We all get those days where all you want to do is take a cheeky little lunch break nap.
You’re not alone, and there is a reason for the increase of sleeping pods and quiet places in workplaces. Research shows that napping can increase worker productivity, improving performance on things like perceptual tasks, while daytime drowsiness can make it worse. A midday nap may enhance your brain’s learning capacity almost as much as a full night of sleep. It is also said that people who nap have better moods and lower frustration levels compared to those who don’t nap.
Napping, may not be for everyone, but below are benefits to napping.
- Naps can restore alertness, enhance performance, and reduce mistakes and accidents.
- Naps can increase alertness in the period directly following the nap and may extend alertness a few hours later in the day.
- Scheduled napping has also been prescribed for those who are affected by narcolepsy – a sleep disorder that is characterised by excessive sleepiness, sleep attacks, sleep paralysis, hallucinations and, for some, sudden loss of muscle control (cataplexy).
- Napping has psychological benefits and can provide an easy way to get some relaxation and rejuvenation.
- Napping can improve our cognitive functioning, reaction times, short-term memory and even our mood.
- Motor learning, which is where brain pathways change in response to learning a new skill, can be significantly greater following a brief afternoon nap for regular nappers when compared to non-nappers.
As with most things, there are negative effects of napping. It is important to note these effects and to know what is best for your body and works for you.
- Naps can leave people with sleep inertia, especially when they last more than 10-20 minutes. Sleep inertia is defined as the feeling of grogginess and disorientation that can come with awakening from a deep sleep. While this state usually only lasts for a few minutes to a half-hour, it can be detrimental to those who must perform immediately after waking from a napping period. Post-nap impairment and disorientation is more severe, and can last longer, in people who are sleep deprived or nap for longer periods.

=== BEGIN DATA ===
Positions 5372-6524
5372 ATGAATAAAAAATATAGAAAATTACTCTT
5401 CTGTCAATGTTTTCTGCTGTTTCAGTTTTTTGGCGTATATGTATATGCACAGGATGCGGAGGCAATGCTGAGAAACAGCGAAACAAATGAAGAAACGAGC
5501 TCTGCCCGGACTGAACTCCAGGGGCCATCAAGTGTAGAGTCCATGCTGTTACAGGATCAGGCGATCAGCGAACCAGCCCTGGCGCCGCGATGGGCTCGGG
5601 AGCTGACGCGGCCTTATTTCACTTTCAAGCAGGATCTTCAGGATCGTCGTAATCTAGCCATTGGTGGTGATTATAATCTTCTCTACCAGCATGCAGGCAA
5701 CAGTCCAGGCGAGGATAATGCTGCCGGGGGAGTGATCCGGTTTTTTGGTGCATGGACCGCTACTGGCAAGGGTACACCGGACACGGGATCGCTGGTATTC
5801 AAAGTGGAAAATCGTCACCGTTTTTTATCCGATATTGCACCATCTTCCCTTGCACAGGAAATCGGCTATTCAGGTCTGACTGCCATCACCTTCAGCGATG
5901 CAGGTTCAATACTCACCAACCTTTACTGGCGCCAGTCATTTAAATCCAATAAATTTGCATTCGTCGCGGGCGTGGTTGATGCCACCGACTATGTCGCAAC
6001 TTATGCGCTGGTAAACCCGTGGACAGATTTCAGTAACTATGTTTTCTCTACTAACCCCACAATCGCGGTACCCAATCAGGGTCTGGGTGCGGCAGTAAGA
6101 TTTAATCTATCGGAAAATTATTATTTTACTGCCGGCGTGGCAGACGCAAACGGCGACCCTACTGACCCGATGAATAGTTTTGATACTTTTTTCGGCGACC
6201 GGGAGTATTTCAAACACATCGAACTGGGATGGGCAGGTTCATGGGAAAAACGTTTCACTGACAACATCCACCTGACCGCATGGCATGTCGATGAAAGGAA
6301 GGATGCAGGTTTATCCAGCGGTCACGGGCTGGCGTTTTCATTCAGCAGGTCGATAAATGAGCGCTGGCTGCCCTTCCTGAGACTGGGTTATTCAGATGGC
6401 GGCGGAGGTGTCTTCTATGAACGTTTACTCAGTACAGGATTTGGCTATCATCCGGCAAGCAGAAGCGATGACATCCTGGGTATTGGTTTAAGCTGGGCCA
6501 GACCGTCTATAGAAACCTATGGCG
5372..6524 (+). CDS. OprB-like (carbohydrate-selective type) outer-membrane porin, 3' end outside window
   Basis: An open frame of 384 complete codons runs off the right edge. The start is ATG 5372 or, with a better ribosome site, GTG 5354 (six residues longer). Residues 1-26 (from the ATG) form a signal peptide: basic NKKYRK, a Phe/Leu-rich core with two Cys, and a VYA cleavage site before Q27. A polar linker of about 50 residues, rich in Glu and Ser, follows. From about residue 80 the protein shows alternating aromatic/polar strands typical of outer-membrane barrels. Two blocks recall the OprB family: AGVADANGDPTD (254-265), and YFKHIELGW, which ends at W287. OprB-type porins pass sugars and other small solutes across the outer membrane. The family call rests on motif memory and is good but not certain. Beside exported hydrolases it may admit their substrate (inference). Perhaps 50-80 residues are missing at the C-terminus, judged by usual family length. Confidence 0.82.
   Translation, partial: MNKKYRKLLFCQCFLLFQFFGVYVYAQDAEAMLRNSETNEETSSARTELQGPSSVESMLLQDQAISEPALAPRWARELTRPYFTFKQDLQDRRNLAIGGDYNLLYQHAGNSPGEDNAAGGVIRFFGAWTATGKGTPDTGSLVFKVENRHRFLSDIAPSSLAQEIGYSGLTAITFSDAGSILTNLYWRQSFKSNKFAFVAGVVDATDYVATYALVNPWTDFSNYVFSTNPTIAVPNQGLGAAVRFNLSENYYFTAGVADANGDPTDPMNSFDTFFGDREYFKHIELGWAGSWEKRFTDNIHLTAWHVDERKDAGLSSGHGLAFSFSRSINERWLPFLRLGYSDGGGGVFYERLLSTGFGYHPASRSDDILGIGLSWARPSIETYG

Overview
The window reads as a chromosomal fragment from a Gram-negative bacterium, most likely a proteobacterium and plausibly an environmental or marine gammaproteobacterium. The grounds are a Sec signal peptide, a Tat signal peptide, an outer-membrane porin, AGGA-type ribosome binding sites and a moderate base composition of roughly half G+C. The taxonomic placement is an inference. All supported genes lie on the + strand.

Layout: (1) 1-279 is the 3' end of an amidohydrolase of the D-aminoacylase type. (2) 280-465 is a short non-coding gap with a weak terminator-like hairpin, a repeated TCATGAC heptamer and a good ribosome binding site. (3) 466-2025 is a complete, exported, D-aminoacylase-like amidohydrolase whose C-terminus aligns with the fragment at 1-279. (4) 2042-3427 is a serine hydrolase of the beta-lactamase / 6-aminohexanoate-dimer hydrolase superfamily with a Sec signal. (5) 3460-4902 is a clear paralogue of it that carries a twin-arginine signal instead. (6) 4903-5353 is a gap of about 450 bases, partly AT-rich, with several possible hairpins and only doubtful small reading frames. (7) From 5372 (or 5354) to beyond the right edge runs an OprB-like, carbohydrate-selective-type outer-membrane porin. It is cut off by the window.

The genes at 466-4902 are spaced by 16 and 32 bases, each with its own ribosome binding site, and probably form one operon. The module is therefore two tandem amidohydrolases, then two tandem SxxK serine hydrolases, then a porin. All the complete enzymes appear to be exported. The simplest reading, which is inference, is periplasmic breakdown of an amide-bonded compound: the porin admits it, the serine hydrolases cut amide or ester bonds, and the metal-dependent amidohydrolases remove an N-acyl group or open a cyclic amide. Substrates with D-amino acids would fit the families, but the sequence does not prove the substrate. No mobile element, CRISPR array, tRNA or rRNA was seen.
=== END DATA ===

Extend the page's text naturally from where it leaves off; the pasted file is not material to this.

- Napping can have a negative effect on regular sleeping periods. A long nap or a nap taken too late in the day may adversely affect the length and quality of nighttime sleep. If you have trouble sleeping at night, a nap will only amplify these problems.
- One study has indicated that napping is associated with increased risk of heart failure in people already at risk.
If you think napping will help you, here are some tips to help you make the most of a midday nap and see if this works for you.
- A short nap is recommended, around 20-30 minutes. This type of nap provides significant benefit for improved alertness and performance without leaving you feeling groggy or interfering with nighttime sleep.
- Your sleep environment can greatly impact your ability to nap. Ensure you have a restful place to lie down, somewhere you won’t be disturbed, is private and dark.
- If you take a nap too late in the day, this may affect your nighttime sleep patterns and make it difficult for you to fall asleep at night.
- An early to mid-afternoon nap provides the greatest rejuvenation when compared to naps at any other time of the day. However, if you’re struggling to stay awake, a brief nap taken at any time can be help keep you alert.
- Set an alarm to signal when to get up and allow yourself a few minutes to get yourself together before you go back to the office.